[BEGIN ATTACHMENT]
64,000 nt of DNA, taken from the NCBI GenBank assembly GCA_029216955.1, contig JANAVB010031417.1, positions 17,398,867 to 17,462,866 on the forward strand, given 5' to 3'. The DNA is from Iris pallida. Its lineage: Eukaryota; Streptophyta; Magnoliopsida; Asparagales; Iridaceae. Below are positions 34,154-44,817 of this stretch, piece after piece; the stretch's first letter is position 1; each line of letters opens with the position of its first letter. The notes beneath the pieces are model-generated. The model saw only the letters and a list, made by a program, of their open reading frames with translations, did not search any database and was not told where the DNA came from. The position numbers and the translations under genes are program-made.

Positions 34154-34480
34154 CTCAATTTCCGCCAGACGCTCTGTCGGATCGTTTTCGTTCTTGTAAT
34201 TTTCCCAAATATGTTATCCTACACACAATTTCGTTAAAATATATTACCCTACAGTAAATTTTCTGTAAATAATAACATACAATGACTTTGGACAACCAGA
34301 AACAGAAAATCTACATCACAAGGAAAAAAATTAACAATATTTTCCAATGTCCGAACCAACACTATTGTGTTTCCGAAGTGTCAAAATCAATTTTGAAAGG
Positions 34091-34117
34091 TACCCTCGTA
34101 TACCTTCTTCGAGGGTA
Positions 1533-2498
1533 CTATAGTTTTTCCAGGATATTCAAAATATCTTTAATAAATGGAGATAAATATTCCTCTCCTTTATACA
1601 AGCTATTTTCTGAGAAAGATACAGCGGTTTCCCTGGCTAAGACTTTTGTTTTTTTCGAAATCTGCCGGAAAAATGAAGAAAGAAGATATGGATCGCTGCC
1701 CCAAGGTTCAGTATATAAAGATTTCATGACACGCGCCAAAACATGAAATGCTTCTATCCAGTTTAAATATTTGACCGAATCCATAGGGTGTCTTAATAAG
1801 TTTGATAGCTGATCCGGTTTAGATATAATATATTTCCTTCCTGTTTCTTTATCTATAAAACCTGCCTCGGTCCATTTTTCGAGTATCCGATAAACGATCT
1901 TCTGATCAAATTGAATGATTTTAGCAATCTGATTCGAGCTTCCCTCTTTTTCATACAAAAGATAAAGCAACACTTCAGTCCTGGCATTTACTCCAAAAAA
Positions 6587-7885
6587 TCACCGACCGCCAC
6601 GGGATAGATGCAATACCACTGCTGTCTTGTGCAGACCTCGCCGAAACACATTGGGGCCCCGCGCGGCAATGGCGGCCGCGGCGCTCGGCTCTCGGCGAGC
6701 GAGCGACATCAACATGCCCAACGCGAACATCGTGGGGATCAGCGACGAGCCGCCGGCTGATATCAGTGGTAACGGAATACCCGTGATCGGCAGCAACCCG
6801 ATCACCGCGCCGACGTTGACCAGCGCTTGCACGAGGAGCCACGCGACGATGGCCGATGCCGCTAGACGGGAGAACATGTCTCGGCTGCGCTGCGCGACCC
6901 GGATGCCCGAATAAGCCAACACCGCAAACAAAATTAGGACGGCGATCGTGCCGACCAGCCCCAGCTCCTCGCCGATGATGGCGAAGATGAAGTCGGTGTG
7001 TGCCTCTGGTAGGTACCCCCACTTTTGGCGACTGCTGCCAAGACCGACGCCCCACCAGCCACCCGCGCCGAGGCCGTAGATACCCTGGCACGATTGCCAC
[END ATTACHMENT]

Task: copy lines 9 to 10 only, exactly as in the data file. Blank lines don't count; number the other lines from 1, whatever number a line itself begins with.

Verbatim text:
Positions 1533-2498
1533 CTATAGTTTTTCCAGGATATTCAAAATATCTTTAATAAATGGAGATAAATATTCCTCTCCTTTATACA